Soldiers with Russia's 61st Naval Infantry Brigade on winter training in the Pechenga region, a few kilometers from the border with Finland and Norway. Photo: Northern Fleet

Shoigu vows more troops near Nordic countries

The Russian Defense Minister argues that "retaliatory measures are required" as Finland and Sweden now join NATO.
December 21, 2022


New military bases will be created in the western regions, Sergei Shoigu said at a meeting Wednesday between top military leaders and President Vladimir Putin.

“Given NATO’s desire to build up military potential near the Russian borders, as well as to expand the North Atlantic Alliance at the expense of Finland and Sweden, retaliatory measures are required to create an appropriate grouping of troops in Northwest Russia,” Defense Minister Shoigu said.

The two Nordic countries applied for NATO membership a few months after Russia invaded Ukraine.

Barents Observer previously reported that thousands of soldiers from the Kola Peninsula were deployed to the battlefields and hundreds of them are killed in action. Especially the 200th Motorized Rifle Brigade of the Northern Fleet ran into big losses during the first weeks of the war last winter. 

Shoigu said an army corps will be formed in Karelia. Further north, the 200th Motorized Rifle Brigade in Pechenga and the 80th Motorized Rifle Brigade in Alakurtti will both be part of a larger motorized rifle division. Such divisions will also be organized in the Western, Central and Eastern military districts, according to the minister.

The 200th and the 80th brigades on the Kola Peninsula are part of the Northern Fleet military district which geographically covers the northwestern regions and the waters along the Northern Sea Route. The brigades are specialized in Arctic warfare and equipped with weapons and vehicles for operations in harsh winter climates.

Shoigu added that the coastal troops of the Navy, with existing marine brigades, will form five divisions of the marine corps. Also based near the border to Norway and Finland in the Pechenga region, Russia’s 61st Naval Infantry Brigade has contributed with soldiers both in Syria and Ukraine.


Listing the priority tasks for next year, the defense minister highlighted the war on Ukraine, by him named “the special military operation.”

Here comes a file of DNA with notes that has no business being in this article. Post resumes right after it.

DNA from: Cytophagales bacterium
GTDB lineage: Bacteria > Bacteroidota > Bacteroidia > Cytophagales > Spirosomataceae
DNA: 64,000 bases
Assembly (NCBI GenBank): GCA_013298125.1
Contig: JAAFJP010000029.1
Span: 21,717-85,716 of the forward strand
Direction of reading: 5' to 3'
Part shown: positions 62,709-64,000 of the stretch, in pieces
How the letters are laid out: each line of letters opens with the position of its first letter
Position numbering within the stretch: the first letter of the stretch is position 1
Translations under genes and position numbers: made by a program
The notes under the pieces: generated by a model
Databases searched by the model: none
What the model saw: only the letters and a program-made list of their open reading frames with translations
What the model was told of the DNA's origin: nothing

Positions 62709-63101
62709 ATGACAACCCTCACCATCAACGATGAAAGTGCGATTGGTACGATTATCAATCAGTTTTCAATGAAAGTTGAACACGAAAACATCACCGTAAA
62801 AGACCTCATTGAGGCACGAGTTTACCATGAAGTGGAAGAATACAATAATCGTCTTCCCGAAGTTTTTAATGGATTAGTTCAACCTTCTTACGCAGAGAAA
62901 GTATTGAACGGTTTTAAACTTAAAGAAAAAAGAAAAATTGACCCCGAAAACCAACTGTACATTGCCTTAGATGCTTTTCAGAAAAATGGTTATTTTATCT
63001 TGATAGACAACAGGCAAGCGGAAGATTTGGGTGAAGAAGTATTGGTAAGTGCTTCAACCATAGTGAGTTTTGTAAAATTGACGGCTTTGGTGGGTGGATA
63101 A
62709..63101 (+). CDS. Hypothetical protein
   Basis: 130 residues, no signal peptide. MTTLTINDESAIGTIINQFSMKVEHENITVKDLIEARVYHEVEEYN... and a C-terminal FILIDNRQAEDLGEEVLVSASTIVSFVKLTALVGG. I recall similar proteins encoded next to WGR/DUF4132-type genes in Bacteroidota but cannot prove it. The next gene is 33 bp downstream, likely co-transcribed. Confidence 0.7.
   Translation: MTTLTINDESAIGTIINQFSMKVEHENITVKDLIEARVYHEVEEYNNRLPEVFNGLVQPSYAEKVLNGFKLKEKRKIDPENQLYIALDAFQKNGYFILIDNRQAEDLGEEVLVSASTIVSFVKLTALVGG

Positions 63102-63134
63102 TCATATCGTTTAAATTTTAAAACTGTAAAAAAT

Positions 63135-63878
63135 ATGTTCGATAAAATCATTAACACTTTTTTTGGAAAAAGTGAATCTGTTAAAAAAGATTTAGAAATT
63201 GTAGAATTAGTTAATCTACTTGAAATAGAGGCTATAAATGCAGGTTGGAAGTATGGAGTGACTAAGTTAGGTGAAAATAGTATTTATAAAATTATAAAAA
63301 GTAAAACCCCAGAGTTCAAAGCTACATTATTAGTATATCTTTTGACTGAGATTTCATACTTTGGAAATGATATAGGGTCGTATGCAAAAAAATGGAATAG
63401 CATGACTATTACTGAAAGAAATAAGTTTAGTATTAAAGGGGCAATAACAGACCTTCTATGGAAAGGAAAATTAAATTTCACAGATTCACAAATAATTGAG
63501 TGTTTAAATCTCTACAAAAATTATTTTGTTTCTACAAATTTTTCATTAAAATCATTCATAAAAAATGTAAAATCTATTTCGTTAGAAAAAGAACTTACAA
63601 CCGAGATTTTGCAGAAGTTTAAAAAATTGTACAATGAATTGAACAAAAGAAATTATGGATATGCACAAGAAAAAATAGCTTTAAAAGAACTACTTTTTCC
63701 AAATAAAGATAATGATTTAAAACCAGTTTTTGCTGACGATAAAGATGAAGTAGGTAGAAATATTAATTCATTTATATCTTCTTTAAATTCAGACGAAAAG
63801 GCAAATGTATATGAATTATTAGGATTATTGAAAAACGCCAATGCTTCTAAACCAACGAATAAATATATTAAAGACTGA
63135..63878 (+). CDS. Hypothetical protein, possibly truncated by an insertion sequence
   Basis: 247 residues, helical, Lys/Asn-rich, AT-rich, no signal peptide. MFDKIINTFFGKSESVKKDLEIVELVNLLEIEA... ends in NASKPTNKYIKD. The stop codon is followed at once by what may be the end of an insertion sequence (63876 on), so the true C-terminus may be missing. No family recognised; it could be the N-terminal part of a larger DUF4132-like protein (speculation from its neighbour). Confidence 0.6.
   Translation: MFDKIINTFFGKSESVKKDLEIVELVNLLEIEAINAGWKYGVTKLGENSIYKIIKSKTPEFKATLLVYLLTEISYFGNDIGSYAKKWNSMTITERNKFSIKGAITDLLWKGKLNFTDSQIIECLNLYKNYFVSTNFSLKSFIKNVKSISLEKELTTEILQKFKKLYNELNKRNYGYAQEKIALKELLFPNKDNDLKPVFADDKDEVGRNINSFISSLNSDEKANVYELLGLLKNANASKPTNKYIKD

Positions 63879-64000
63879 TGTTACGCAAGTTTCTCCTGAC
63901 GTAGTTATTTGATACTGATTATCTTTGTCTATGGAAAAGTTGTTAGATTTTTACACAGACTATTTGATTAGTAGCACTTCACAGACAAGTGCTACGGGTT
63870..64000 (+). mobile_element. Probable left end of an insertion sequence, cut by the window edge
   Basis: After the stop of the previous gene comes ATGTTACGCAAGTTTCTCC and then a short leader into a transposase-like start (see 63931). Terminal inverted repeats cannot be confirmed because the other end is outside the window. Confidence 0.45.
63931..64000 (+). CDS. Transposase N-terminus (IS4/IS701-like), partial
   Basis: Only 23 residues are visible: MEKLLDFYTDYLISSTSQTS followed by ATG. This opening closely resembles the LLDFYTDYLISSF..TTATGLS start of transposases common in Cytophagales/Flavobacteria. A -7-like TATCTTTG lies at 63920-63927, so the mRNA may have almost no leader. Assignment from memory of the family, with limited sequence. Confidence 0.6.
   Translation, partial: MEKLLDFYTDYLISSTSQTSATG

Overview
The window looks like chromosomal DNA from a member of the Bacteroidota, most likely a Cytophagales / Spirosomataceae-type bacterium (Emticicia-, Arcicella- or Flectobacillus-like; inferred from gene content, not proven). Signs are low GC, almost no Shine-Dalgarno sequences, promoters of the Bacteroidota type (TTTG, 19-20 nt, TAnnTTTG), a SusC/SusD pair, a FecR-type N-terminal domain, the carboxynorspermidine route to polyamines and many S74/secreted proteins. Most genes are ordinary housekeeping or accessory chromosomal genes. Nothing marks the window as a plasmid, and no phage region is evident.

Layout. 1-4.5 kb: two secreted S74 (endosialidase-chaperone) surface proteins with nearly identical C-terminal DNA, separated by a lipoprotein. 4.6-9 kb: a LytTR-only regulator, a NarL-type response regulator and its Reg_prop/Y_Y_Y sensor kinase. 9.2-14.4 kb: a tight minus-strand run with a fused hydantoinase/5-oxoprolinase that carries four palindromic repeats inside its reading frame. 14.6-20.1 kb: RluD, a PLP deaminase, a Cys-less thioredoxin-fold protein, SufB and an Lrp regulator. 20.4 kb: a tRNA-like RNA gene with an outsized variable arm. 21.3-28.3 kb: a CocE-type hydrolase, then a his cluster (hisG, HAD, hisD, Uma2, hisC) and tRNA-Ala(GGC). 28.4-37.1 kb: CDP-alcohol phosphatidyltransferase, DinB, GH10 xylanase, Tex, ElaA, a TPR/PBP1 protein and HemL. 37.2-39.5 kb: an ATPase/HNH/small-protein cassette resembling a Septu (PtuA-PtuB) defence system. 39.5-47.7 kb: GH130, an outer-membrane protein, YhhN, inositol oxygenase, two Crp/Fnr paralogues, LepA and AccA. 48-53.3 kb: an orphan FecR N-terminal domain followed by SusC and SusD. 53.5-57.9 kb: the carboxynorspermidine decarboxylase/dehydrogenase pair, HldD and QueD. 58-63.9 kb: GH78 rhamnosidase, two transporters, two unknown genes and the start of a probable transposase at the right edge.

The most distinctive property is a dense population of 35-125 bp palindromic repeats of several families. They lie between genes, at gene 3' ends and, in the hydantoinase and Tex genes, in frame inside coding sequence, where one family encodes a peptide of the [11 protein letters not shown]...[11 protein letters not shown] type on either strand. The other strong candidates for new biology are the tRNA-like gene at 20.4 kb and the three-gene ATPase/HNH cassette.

“It will continue until the tasks are completed,” Sergei Shoigu said.

He then stressed the importance of training and exercises. Special emphasis will be given to what Russia’s defense minister claims are “threats associated with the further expansion of NATO to the East.”

The largest military exercise will be Zapad-2023 (West-2023).

Sergei Shoigu was sitting next to President Putin and Chief of Staff of the Armed Forces, General Valery Gerasimov.


Defense Minister Sergei Shoigu, President Vladimir Putin and Chief of Staff of the Armed Forces General Valery Gerasimov at the December 21 meeting. Photo: Russian Defense Ministry


While Shoigu presented plans to increase the country’s number of soldiers from today’s one million to 1,5 million, President Putin said Russia had “no funding restrictions.”

“The country, the Government give everything that the army asks for, everything. I hope that the answer will be properly formulated and the corresponding results will be achieved,” the President said.

Putin admitted that the September 21 partial mobilization revealed certain problems, but assured the necessary measures are taken. That both includes improved interactions between local and regional authorities as well as weapons supply to the mobilized personell.

The Russian edition of the Barents Observer recently told the story of a soldier participating on the battlefield. He said there is a lack of everything; food, uniforms, weapons, radio communication and moral.

Vladimir Putin ended his speech by thanking civilians for providing additional equipment, warm clothes and gifts to the soldiers in the front lines. 

“Even if the Ministry of Defense provides everything necessary in some segments, we send a big thank you to people for this respect.”

Russia has admitted to just 5,937 military deaths in Ukraine. Western estimates put the figure at about 100,000.





The Barents Observer Newsletter

After confirming you're a real person, you can write your email below and we include you to the subscription list.

Privacy policy